Fiction is the answer to real world issues. It’s not apparent at first, but if we turn to fiction―particularly science fiction―then we are offered glimpses into what the future can look like. Utopian societies share very common themes, none of these themes are corporate control, environmental destruction or unsafe food additives; universal healthcare is a very common trait of future utopias. One of the common themes is the complete jettison of money, and economics being based directly on resources instead of the symbolic intermediary we are becoming acutely aware is corruptible, but that’s a conversation for another day. My argument for now is these utopian ideals: harmony with the environment, food security and scientific progress. Or, more importantly, how governments seem to be conspiring along a patently different course.
The Transatlantic Trade and Investment Partnership (TTIP) is a demonstration of just such a direction. Regulation in America and Europe is very different. America has notoriously low controls on environmental pollution and food quality: we’re talking about growth hormones, pesticides, and the default position on chemical safety (in the US, chemicals are deemed safe until proven otherwise; the opposite is true in Europe). Increasingly, information is becoming a crime (I’m looking at you, Monasanto¹), and GM foods are basically always allowed. The US employment laws also protect employees a lot less, in fact if a company could place its jobs in the US instead of the UK it will tend to prefer to do so, because it has similar benefits as outsourcing to India. (This isn’t meant to be a diatribe against the US.) The basic goal of the TTIP is to standardise the regulation between the US and Europe.
Standardisation and bilateral agreements tend to appear as good things. Working together is often advertised as progress. So here’s the issue: the standard level of regulation will be the lowest common denominator. The US has the lowest common denominator regulation on employment legislation as well as environmental and food control, so Europe is going to deregulate to the dangerous American levels. This means that US food products that are illegal here, now, will soon be flooding our market and outcompeting the producers who keep their food to some resemblance of a standard.
I assume the pressure for such a trade agreement comes from the American food industry. Although, American will have benefits as it can increase its market to the EU and EU-based companies can start outsourcing to
India America, the fact that the tendencies are going to be for deregulation to American standards (instead of holding America to a higher standard) smacks of a multibillion (insert preferred currency) drawing the map of ‘progress’ for us. The ‘benefit’ for America will be more low paid jobs, indicative of third world economies, which is a complete reversal of what the American dream and economics are touted as being about. Ironically Unfortunately, this is the very basis of most dystopian fictions. Corporations have control, which means they can lobby for worse employment standards and passable products being held to a lower level of scrutiny. This makes the average person’s life worse.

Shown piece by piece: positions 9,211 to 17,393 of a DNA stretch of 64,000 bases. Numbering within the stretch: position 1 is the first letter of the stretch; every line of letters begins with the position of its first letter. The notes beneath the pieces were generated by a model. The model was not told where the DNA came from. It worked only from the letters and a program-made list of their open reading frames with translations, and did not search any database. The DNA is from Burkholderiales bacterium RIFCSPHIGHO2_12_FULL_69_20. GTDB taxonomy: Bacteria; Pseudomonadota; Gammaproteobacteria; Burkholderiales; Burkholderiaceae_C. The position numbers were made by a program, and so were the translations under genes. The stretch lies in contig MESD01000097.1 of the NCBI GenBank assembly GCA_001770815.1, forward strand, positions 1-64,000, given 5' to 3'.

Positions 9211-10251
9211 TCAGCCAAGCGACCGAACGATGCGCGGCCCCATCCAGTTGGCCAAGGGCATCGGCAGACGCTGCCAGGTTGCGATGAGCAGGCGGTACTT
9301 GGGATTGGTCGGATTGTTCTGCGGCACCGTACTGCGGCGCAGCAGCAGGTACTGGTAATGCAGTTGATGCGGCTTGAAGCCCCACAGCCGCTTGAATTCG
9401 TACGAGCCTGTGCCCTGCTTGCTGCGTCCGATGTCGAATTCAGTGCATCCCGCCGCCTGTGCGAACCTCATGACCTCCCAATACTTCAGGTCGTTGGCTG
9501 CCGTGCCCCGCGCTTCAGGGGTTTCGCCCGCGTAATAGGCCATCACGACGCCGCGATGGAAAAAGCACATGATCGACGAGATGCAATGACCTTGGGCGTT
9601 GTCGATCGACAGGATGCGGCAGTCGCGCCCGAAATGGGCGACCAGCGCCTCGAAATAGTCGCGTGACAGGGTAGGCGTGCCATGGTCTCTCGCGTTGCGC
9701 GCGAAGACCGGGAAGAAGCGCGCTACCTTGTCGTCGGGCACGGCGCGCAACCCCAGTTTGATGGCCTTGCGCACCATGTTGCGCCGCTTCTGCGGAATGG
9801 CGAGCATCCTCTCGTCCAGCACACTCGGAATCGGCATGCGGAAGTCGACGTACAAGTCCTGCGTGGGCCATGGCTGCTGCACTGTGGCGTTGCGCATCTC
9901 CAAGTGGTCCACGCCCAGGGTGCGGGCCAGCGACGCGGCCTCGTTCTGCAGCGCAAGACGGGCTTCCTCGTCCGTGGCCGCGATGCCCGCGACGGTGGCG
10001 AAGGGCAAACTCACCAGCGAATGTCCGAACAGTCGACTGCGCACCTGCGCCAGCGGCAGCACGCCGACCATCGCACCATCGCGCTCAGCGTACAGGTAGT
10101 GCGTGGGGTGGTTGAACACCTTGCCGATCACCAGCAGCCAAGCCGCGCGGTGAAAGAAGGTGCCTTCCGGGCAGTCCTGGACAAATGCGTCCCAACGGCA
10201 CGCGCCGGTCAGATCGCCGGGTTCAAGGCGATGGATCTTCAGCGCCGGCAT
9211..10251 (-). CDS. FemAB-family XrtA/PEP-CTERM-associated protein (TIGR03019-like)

The TTIP is an ideal example of what it means to not be looking at the long game. True patriotism, to any country², is about seeing the future, wanting the best, and setting a course in the right direction. We can only assume that patriots want to aim for utopian ideals: safety, cleanliness, comfort, environmentalism, psychological wellbeing, protection. But the TTIP has a projected course in exactly the opposite direction.
1 – I’m talking about Monsanto fighting labelling GMO foods. But my opinion is not as clear cut as ‘Labelling should be allowed’. Labelling, I think, would constitute misinformation because people have tied up the term “GMO” with environmental degradation, which is simply mistaken. GMO foods can and have saved and improved lives. Perhaps the labelling should actually talk about farming practices: new farms; pesticide per hectare; chemicals used etc. This is difficult, though, because big companies use multiple sources.
2 – or patriotism to the planet; recognition that you are an Earthling and your country of birth is defined by artificial boundaries. Be proud of more than your country. Be proud of Earth.
Because you have to start somewhere: Wikipedia.
It is about more than food and the environment. It is about my NHS and banking regulation: The Independent